As mentioned, the above code snippet uses the default strategy and default number of forks, so you don’t have to set those values explicitly.

Playbook execution time with this strategy:

PLAY RECAP ****************************************************************************
testserver : ok=27   changed=21   unreachable=0    failed=0    skipped=0    rescued=0    ignored=0
Wednesday 07 June 2023  11:18:01 +0200 (0:00:00.615)       0:00:32.886 
============================================================================
kafka : Download Apache Kafka --------------------------------------- 10.06s
nginx : Install Nginx -----------------------------------------------  6.28s
kafka : Unpack Apache Kafka -----------------------------------------  3.10s
Gathering Facts------------------------------------------------------  1.80s
nginx : Copy TLS files ----------------------------------------------  1.11s
kafka : Force systemd to re-read configs ----------------------------- 0.81s
kafka : Template configuration file to server.properties ------------- 0.73s
nginx : Restart Nginx ------------------------------------------------ 0.62s
nginx : Manage Nginx configuration file ------------------------------ 0.61s
kafka : Restart kafka systemd ---------------------------------------- 0.61s
kafka : Template configuration file to connect-standalone.properties - 0.60s
kafka : Template kafka systemd service ------------------------------- 0.59s
kafka : Install and start the kafka service -------------------------- 0.57s
kafka : Template configuration file to zookeeper.properties ---------- 0.57s
kafka : Create kafka user -------------------------------------------- 0.49s
kafka : Create symlink to kafka installation directory --------------- 0.47s
kafka : Create kafka group ------------------------------------------- 0.46s
kafka : Check if Kafka has already been downloaded and unpacked ------ 0.43s
nginx : Create a TLS certificate directory --------------------------- 0.36s
kafka : Create directory for kafka application logs ------------------ 0.36

Disable Fact Caching

If fact caching is enabled, Ansible will store facts in a cache the first time it connects to hosts. For subsequent playbook runs, Ansible looks at the facts in the cache instead of fetching them from the remote host, until the cache expires. If the play doesn’t reference Ansible facts, you can disable it for that specific play or even disable fact gathering by default for all plays.

The first option is to disable the fact caching for a specific play, and you can do that by adding the gather_facts: False in the Ansible playbook:

---
- name: Ansible Playbook
  hosts: webservers
  become: True
  gather_facts: false
  roles:
    - kafka
    - nginxCode language: PHP (php)

The second option is to disable facts by modifying the Ansible.cfg file:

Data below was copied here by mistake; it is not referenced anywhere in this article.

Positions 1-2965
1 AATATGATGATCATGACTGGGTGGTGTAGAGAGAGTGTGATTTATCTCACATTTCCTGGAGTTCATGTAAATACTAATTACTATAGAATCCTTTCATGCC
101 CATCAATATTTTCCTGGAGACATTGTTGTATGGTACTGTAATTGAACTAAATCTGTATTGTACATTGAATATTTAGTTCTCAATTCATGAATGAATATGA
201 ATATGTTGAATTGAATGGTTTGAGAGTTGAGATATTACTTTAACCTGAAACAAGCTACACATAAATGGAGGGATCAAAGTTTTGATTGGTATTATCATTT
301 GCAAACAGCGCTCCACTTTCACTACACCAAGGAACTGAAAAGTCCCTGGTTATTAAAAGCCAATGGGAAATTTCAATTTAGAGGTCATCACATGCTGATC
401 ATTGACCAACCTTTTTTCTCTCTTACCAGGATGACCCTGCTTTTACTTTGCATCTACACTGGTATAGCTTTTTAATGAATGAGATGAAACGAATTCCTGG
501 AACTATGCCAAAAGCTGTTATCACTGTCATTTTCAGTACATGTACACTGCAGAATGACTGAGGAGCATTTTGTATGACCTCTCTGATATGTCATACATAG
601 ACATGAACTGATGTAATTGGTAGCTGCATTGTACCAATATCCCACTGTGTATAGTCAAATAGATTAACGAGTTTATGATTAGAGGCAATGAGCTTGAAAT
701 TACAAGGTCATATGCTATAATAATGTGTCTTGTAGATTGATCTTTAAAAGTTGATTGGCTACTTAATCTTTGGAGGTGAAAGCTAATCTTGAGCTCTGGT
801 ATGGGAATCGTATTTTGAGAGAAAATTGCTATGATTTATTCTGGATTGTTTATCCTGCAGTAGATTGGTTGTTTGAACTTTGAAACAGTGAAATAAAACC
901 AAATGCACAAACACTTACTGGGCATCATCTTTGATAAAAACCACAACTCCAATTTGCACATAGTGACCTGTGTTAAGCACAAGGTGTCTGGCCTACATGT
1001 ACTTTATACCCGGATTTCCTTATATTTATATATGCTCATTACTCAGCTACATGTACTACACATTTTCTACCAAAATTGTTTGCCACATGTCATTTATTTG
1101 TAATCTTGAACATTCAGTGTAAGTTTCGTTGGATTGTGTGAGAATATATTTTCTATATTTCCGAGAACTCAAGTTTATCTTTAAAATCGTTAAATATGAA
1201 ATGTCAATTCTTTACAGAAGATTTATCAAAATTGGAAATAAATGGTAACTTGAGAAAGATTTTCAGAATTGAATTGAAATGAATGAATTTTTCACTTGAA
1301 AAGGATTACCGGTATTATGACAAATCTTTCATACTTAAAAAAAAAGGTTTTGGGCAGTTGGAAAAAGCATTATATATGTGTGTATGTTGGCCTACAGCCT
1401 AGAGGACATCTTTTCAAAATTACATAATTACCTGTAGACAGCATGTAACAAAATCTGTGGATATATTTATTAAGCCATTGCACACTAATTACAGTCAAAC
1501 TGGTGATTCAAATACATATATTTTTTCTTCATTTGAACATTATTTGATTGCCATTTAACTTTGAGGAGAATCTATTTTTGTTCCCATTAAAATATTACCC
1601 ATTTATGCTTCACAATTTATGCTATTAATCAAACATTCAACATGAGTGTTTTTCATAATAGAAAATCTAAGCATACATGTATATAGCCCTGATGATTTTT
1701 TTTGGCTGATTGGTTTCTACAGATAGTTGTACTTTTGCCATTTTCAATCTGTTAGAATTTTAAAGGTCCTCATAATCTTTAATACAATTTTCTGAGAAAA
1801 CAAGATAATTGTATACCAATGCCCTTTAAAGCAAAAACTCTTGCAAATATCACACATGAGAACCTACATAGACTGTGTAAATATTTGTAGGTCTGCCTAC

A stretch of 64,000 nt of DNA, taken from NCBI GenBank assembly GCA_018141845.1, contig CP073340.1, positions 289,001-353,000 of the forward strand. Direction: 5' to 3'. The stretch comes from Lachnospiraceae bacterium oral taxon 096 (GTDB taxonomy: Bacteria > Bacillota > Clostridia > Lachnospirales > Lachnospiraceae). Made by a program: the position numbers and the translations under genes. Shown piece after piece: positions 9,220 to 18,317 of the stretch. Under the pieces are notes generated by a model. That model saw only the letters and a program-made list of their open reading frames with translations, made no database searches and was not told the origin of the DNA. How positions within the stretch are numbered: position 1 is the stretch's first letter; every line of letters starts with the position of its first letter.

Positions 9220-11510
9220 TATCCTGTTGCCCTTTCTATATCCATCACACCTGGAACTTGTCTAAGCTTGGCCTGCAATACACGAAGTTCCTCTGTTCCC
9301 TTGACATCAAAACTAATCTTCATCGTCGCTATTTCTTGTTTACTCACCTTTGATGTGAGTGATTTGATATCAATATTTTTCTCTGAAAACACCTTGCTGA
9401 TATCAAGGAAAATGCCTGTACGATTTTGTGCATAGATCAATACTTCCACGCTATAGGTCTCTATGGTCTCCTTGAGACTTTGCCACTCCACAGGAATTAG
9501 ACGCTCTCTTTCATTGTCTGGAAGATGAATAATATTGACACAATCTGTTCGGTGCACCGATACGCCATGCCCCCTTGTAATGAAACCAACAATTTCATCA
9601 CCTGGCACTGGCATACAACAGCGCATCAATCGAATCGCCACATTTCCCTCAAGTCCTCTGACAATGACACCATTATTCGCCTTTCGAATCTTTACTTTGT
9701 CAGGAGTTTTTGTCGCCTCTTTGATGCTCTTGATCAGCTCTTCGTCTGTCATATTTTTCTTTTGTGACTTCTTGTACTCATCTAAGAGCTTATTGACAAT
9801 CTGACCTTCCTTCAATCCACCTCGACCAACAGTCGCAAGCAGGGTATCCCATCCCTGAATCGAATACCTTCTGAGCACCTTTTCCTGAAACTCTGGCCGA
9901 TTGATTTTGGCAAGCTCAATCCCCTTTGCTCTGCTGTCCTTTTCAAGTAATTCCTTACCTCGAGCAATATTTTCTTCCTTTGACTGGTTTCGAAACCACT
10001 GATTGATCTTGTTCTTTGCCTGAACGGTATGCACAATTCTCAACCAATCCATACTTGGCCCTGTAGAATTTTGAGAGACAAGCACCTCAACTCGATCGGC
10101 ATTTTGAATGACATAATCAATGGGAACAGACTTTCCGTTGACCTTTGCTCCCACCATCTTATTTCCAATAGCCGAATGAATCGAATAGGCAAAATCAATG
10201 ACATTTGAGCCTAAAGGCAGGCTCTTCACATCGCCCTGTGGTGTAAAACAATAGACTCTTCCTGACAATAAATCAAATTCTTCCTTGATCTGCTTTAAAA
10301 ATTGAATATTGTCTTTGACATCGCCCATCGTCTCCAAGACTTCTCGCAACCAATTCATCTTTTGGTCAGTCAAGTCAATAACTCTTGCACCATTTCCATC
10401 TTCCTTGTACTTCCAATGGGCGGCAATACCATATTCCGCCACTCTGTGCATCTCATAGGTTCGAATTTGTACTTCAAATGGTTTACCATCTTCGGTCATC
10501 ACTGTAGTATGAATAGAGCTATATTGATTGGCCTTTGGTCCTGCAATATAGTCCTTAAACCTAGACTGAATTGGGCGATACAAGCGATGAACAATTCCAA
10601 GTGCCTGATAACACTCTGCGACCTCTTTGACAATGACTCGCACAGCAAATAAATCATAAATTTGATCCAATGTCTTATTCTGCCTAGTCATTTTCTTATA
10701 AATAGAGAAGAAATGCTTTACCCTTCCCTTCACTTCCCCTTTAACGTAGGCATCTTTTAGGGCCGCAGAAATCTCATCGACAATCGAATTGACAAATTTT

[defaults]
gathering = explicit

There is one more option regarding the facts: smart gathering. In this case, Ansible gathers facts only if they are not present in the cache or if it expired. To use it, you have to set a fact_caching implementation in Ansible.cfg explicitly, or Ansible will not cache facts between playbook runs.

Tip: To use fact caching, playbook should not explicitly specify gather_facts: True or False. With smart gathering enabled in the configuration file, Ansible will gather facts only if they are not present in the cache.

[defaults]
gathering = smart
# 24-hour timeout, adjust if needed 
fact_caching_timeout = 86400					
# Specify a fact caching implementation
fact_caching = ...Code language: PHP (php)

Playbook execution time without fact caching:

PLAY RECAP ****************************************************************************
testserver : ok=26   changed=21   unreachable=0    failed=0    skipped=0    rescued=0    ignored=0
Wednesday 07 June 2023  11:31:24 +0200 (0:00:01.057)       0:00:27.341
============================================================================
kafka : Download Apache Kafka ---------------------------------------- 5.68s
nginx : Install Nginx ------------------------------------------------ 4.86s
kafka : Unpack Apache Kafka ------------------------------------------ 2.99s
kafka : Install and start the kafka service -------------------------- 1.32s
kafka : Create kafka group ------------------------------------------- 1.11s
nginx : Copy TLS files ----------------------------------------------- 1.08s
nginx : Restart Nginx ------------------------------------------------ 1.06s
kafka : Restart kafka systemd ---------------------------------------- 1.01s
kafka : Force systemd to re-read configs ----------------------------- 0.80s
kafka : Template configuration file to server.properties ------------- 0.70s
kafka : Create kafka user -------------------------------------------- 0.60s
kafka : Template configuration file to connect-standalone.properties - 0.59s
kafka : Template kafka systemd service ------------------------------- 0.58s
kafka : Template configuration file to zookeeper.properties ---------- 0.58s